(Warning? this blog is about how woodworking has helped me through a personal experience)
I woke up one morning nearly three months ago with my head spinning. No, I hadn’t drunk too much the night before, everything was just spinning violently around me for no apparent reason. Also, I couldn’t hear out of one ear but that didn’t bother me as much. After a very uncomfortable day where the room would spin each time I moved my head, I was told I had an inner ear infection. Days went by, the spinning decreased but the deafness stayed. After numerous hospital visits and tests I was told it wasn’t an infection but that the hearing in my left ear had shut down and probably wouldn’t come back. Apparently this is called ‘sudden deafness‘ which can be accompanied by the loss of the balance organ in the affected ear, and so it was with me. Everything had just stopped working. In many cases (such as mine) the cause remains unknown.
Days and weeks and months of recovery have followed, and are still ongoing. Each small step forwards was an achievement: the first time I was able to walk around the flat unaided, have a shower, make some coffee. Then the time I had my first walk outside and so on. Whilst the deafness and loss of my balance organ is probably permanent, my brain has been adapting to the situation: learning to regain balance by using sight, touch and the other balance organ.
Apparently it’s important to keep stimulating your brain in this situation (without overdoing it). One activity that has kept me relaxed and stimulated has been (you guessed it): woodworking! After some time of non-activity I decided to pick up a scraper blade and work on my Noah’s Ark project. It was slow going but it didn’t matter. Working slowly was actually beneficial, since I was able to concentrate on a tiny area of the project and not get distracted. I noticed that I was able to do a little more each day. After a few days I was able to use a plane for light work and do some chiseling. From there on I was able to do heavier work and work for longer at a time. The peace and quiet of the workbench (I don’t have any machines) was a sanctuary that helped me recover. Over the weeks I started (and finished!) some other projects: a wooden spoon, a magazine storage box and a lampshade.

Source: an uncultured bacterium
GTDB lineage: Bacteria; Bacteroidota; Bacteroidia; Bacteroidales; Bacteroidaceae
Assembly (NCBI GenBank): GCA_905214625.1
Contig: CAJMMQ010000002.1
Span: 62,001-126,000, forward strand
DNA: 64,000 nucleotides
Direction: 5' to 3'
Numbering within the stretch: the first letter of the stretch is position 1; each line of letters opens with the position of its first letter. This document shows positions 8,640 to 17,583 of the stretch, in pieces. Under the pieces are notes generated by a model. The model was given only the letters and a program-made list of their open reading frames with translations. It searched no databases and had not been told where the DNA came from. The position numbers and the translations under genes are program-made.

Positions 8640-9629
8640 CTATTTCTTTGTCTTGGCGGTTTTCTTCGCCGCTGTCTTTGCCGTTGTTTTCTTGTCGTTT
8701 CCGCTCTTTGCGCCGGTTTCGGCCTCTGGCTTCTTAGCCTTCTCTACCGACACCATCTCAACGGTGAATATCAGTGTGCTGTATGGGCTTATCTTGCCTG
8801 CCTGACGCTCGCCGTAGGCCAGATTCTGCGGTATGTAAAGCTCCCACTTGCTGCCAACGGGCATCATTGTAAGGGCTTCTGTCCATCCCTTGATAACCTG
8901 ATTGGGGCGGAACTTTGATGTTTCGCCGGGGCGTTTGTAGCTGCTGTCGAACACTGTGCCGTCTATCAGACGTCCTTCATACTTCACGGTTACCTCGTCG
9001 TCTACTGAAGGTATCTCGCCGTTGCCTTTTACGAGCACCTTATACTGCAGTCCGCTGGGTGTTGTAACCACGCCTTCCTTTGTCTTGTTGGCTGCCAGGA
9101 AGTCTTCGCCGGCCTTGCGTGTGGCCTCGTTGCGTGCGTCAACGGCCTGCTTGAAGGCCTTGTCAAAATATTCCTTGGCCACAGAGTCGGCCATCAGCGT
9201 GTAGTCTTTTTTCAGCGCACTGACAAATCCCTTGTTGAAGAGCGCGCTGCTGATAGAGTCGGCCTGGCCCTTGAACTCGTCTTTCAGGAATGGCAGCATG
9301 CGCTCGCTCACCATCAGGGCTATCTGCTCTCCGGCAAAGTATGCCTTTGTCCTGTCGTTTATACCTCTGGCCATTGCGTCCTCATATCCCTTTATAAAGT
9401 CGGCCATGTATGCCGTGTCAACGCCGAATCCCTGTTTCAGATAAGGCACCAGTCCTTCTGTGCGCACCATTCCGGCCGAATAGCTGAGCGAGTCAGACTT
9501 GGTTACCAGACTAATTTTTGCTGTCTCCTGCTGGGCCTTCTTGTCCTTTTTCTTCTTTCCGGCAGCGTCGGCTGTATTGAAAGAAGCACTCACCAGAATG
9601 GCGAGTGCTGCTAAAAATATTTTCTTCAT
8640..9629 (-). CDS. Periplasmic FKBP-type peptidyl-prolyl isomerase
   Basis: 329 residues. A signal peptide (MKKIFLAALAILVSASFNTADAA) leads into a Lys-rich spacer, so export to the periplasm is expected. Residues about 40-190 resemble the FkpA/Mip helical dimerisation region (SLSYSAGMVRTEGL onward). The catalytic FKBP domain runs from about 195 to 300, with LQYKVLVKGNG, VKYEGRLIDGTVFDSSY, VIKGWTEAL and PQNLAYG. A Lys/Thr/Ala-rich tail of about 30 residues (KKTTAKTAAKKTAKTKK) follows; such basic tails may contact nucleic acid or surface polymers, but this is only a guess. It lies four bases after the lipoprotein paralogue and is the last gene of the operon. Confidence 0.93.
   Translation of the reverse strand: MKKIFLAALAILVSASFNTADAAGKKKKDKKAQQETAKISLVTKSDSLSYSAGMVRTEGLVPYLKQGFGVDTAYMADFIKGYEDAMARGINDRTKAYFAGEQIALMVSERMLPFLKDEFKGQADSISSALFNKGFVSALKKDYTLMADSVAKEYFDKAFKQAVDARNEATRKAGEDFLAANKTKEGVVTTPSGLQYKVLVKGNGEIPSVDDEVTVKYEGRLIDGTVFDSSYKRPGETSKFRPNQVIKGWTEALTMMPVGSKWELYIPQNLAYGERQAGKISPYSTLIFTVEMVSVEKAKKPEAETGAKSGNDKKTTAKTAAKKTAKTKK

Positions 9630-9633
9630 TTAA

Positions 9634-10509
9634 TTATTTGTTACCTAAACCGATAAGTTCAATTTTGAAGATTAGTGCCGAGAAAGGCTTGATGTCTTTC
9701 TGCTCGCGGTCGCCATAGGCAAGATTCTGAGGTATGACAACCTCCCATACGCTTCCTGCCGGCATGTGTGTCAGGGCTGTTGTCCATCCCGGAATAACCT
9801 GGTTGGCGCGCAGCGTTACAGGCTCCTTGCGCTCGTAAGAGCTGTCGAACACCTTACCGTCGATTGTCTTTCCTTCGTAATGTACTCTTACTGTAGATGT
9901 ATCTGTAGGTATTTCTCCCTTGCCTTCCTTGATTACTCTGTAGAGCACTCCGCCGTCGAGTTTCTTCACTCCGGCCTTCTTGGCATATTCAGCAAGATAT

As I started to go outside more and subject myself to the stresses of dealing with the sights and sounds of everyday life, the one thing that has kept me focussed and relaxed was my woodworking. I’m lucky to be able to spend two or three or four hours a day woodworking (energy permitting). Last week I also started to visit Joost Kramer’s workshop for two hours three times a week to get out the house, get used to having multiple people around me and do some woodworking there (see my onion carving project).
I’m still going through the recovery process, but I can’t express how lucky I am to have woodworking in my life. It’s much more than something to fall back on in order to relax. It stimulates the senses, muscles and the brain. I wouldn’t be the same without it!
This post is dedicated to my lovely wife, who has helped me more than I can express in a blog